A few months ago, when I was still pregnant with Liam, my sister-in-law posted a note on facebook about poop. Here’s how she started it:
A few days ago I was talking with a couple friends (non-parents) and I told them that since I’ve become a parent, my idea of what constitutes a good day has drastically changed. I used to think that if I got up early, did some exercise, checked off x number of things on my to do list, etc, etc, it was a good day. Now, a good day is very simple and really requires only two things;
1. taking a shower
2. not getting pooped on
She goes on to talk about the explosive pooping habits of her then-newborn Louie, and the tendency of her oldest (my godson) William to poop and then remove his diaper and do any number of creative things with the contents. The Ogre and I read the note and cracked up about it. Then the Ogre said to me, “Are you sure you’re ready for a boy?”
I gave him a blank look. He said, “You do know that all boys do that, don’t you?” I shook my head. “Mine won’t.” The Ogre started laughing. “How exactly do you think you’ll keep them from pooping everywhere?” “Easy,” I said. “The first time they poop and take their diaper off to play with the poop, I’ll give them such a huge spanking that they’ll never, ever do that again.” The Ogre just laughed and shook his head and said, “Good luck with that.”
I was unperturbed. My girls had never taken off dirty diapers to explore the contents, and I really didn’t think my boys would either. And I meant what I said; I wouldn’t tolerate that kind of yuckiness.
After that I sort of put the whole thing out of my head. Every once in a while my mother-in-law would say “Boys are really different, you know” and I would smile and agree and remain convinced of my ability to handle male children as easily as I handled female children.
Today was a crazy day. I’m way behind on housework and kitchen preparations for the week, so after we picked Sienna up from school we ran to the grocery store, came home, I made the girls lunch and then got to work on the chicken stock and dinner prep while Liam slumbered away in his car seat. Every so often he let out some gaseous noises but I didn’t really worry about it. Once I finally got everything settled in the kitchen and the girls had finished eating and went down for their naps, I noticed that Liam was awake so I unbuckled him and pulled him out of his seat. I immediately smelled poop and went straight to the changing table to change him. I laid him down and grasped the end of his pants to pull them off, then immediately pulled my hand back.
It was covered in poop.
I gasped. Then I gingerly lifted the corner of his pant leg and peeked inside.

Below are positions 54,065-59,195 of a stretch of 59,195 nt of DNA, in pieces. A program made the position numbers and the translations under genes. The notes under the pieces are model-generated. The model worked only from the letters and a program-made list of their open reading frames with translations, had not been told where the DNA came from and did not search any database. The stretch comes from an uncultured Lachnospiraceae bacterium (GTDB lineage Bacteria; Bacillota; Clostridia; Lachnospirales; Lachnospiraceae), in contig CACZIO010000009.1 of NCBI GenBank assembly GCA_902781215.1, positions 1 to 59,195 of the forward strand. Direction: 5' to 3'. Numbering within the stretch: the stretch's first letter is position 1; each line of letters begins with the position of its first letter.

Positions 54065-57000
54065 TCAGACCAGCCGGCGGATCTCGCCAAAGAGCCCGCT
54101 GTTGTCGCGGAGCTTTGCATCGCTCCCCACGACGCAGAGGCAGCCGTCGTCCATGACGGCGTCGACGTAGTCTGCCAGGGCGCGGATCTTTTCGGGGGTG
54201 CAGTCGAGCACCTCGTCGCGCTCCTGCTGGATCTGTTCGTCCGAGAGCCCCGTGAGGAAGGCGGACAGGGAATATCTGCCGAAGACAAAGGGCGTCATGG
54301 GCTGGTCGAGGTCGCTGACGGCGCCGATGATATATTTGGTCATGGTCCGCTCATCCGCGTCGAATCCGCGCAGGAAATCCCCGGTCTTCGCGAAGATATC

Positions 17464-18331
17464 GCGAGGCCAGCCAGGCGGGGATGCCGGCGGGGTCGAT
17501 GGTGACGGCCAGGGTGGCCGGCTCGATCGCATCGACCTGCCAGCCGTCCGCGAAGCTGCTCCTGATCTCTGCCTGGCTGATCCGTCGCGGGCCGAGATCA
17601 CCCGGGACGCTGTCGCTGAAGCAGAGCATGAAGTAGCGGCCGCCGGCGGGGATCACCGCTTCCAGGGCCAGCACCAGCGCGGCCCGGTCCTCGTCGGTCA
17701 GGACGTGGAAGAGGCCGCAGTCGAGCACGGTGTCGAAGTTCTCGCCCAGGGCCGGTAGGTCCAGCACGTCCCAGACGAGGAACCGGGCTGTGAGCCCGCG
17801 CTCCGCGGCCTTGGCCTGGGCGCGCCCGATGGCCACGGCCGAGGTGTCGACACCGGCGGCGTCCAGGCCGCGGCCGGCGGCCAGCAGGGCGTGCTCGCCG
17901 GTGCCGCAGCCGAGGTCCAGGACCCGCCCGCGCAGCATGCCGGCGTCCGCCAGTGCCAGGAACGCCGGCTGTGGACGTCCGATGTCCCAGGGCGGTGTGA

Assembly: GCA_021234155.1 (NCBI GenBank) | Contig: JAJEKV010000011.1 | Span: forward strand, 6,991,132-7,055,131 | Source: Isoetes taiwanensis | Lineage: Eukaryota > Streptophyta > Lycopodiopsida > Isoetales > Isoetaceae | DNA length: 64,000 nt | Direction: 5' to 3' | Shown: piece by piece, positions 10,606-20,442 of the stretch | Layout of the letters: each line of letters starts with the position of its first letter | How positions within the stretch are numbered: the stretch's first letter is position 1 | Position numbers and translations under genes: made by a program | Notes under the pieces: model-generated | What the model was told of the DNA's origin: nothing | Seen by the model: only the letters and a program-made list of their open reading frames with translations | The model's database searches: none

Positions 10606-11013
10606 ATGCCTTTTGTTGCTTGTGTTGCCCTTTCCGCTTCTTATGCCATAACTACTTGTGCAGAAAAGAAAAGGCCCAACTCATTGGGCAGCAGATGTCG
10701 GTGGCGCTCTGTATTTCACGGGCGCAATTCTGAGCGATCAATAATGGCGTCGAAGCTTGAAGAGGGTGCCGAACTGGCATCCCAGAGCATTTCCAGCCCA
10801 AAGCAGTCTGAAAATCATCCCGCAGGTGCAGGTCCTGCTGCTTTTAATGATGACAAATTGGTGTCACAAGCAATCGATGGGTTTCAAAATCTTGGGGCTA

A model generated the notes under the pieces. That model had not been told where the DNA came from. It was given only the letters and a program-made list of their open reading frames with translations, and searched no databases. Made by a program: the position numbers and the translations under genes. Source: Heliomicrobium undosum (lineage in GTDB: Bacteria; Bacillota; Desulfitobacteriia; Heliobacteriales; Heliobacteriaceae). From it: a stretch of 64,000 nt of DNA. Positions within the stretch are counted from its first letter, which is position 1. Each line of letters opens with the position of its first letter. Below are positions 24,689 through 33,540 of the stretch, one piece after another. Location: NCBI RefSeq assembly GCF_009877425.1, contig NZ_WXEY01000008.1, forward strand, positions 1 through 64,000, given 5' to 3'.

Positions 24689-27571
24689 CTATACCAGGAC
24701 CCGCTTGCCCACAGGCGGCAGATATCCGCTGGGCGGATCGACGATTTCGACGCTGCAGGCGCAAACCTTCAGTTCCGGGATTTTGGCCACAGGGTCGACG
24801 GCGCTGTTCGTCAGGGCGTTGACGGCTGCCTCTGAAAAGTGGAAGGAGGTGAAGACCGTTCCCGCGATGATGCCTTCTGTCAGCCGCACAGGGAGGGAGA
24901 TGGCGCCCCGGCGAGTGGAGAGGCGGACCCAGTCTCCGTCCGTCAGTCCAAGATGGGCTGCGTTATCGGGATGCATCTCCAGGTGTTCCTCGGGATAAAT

It was covered in poop.
The entire leg of his pants…and his entire leg…was coated in poop. I gasped again. Then I steeled myself and pulled his pants off.
In the entire five years that I have been a mother, not one single moment prepared me for what I saw. I have never even dreamed that so much poop could come out of a baby. Liam’s legs were covered in poop, his onesie was covered in poop, his diaper was covered in poop both inside and out, his stomach, his back, there was even poop in the neck folds on the back of his neck. There was poop in his hair. I stood there, poop-covered pants in my hands, and looked into my son’s eyes. I didn’t know what to do. I had no idea where to even start. Then he started crying, and I sprang into action.
Once he was bathed I took him to the bathroom, got a towel, dried and dressed him and then laid him on the bed and went to wash all the poop off me. It occurred to me, as I was scrubbing my arms, that motherhood is an extremely humbling job.
Not only do I spend a lot of my day wiping various bottoms, but I’m also constantly being humbled by my children. When I was pregnant with Sienna I saw a little girl at the doctor’s office chewing on a chair leg and thought to myself, “I’m never going to let my kid do that.” Sienna went on to spend the first three years of her life eating everything in sight, including rocks, chairs, paper, dirt and the occasional worm or cricket. Sienna began speaking in nearly full sentences by the time she was about eighteen months old, so I always assumed that kids who didn’t speak by then were suffering the effects of parents who didn’t care enough about their kids to read to them or talk to them. Now I have a twenty-two month old who, despite our best efforts, only knows how to say about seven words. I assumed that explosive diapers in babies were just the result of parents not changing them enough, or not paying attention; now I have a washing machine that’s 20% clothes and 80% poop.
It’s humbling to realize that the things my children do that I’ve prided myself on are most likely not the result of my stellar mothering skills. Sure, there are things I’ve taught them, and perhaps even a few things I’ve taught them well, but every child is different, and sometimes even the best mother will find her little boy in the laundry room, painting the walls with his own poop. And she’ll grab a rag or twenty, clean it and him up, and finish her day a little humbler and a little wiser.